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breed it is very seldom indeed that the classes for the ordinary bull terrier are made according to weight. Thus there has been no inducement to produce those excellent little dogs of not more than 15lb., for such would have slight chance of being successful against an equally good specimen half as heavy again. That there is material for re-popularising the small sized variety I am quite certain, and at one or two recent shows several very nice little dogs have been present, at least their character and style were nice, but their crooked fore legs and wide shoulders were far removed from perfection. The Ladies' Kennel Association have at their gatherings made classes for toy bull terriers, but such seem to make no headway, although Lady Decies and Lady Evelyn Ewart have exhibited some nice little dogs mostly under rolb. in weight.
Messrs. Lea, of Birmingham, once had some good bull terriers; so had Mr. S. Fielding, of Trentham ; whilst Mr. F. North, of Clapham, was particularly successful, and his Streatham Monarch, sold to an American fancier for about £80, was certainly one of the best bull terriers of his time. Mr. G. Blair's White Queen (Edinburgh) was likewise another of our very best bull terriers ; indeed, I consider these two quite equal to anything we have had since Mr. Hartley's brace, already mentioned.
Grand Prior, who won many prizes, was not deserving of a high place of excellence, solely on account of the fact that his mouth was not level, and for this reason Mr. S. E. Shirley put him out of the prize list at one of the Bath shows. Another celebrated bull terrier whose mouth was similarly faulty was Mr. Hartley's Magnet. I 'fancy that, in what I should call the palmy days of bull terriers, a dog with such a malformation would never have been shown, or, at any rate, he would never have attained that high position which Grand Prior appears to have done.
Other modern large-sized bull terriers of more than ordinary excellence have been Messrs. C. and P. Lea's Greenhill Wonder and Faultless; Mr. T. F. Gibson's Sherbourne King; Mr. G. H. Marshall's Boston Wonder; Mr. J. W. Gibson's Bellerby Queen ; Mr. J. R. Pratt's Greenhill Surprise ; Mr. F. Bateson's Lord Gully, Perseverance, and Le Rose; Mr. A. Carson's Hanover Daisy; Mr. R. Wanamaker's Modesty, Faultless, and Full of Fashion ; Mr. B. Garside's Greenhill Romeo; Mr. H. E. Monk's Bloomsbury Tarquin, Prince, Beatrice, Broughton, Burge, Katie, Bend Or, and others; Mr. F. Hinks' Amiability ; Mr. C. Houlker's Greenhill Duchess; Mr. A. Jeans has a fair kennel of bull terriers; and this list might be considerably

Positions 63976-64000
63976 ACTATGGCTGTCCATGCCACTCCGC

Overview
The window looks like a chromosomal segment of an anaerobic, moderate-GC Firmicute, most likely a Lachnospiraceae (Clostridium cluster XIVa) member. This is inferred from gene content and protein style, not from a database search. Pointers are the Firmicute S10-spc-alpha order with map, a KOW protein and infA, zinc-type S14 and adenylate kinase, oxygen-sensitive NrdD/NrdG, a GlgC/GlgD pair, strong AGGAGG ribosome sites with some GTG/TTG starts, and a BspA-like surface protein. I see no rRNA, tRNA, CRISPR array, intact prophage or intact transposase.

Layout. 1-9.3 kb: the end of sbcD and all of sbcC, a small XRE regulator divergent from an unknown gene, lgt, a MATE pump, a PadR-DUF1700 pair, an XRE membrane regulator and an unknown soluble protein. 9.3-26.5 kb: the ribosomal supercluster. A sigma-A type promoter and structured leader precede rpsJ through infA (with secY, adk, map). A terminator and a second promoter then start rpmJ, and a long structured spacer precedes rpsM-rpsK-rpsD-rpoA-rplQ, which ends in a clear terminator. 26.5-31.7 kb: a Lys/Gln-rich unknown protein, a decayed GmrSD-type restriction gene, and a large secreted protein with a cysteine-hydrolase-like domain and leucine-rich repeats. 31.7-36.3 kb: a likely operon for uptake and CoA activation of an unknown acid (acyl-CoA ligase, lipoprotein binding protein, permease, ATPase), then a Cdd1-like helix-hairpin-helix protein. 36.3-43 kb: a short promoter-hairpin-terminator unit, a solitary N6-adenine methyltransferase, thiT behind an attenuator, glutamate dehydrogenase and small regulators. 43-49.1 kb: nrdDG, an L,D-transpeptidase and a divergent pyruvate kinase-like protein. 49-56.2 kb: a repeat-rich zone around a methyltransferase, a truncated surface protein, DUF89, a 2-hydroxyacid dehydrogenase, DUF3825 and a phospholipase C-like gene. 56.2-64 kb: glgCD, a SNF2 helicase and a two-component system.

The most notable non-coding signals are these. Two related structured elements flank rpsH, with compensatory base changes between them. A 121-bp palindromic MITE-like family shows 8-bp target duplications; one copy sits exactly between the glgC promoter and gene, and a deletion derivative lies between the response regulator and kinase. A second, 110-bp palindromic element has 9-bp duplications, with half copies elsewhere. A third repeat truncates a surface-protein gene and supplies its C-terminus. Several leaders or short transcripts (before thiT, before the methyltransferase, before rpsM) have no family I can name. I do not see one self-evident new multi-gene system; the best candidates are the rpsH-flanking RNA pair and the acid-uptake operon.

extended, though I have probably mentioned the best bull terriers up to date. Mr. W. J. Pegg, Woodcote, Epsom, but now of Wimbledon, had for a time a particularly strong kennel of these dogs, which he seemed to give up in favour of bull dogs. He was one of our most successful breeders of the variety, his Woodcote Wonder, Woodcote Pride, Woodcote Primrose, and some others being particularly good. To him I am indebted for the use of the dogs in the illustration which precedes this article, the natural ears on the animals being particularly appropriate at the time the drawings were made. Since then a more uniform type of ear has become fairly common, and may-be in a few years the more or less rose or folding ear will be the only style allowed by the club.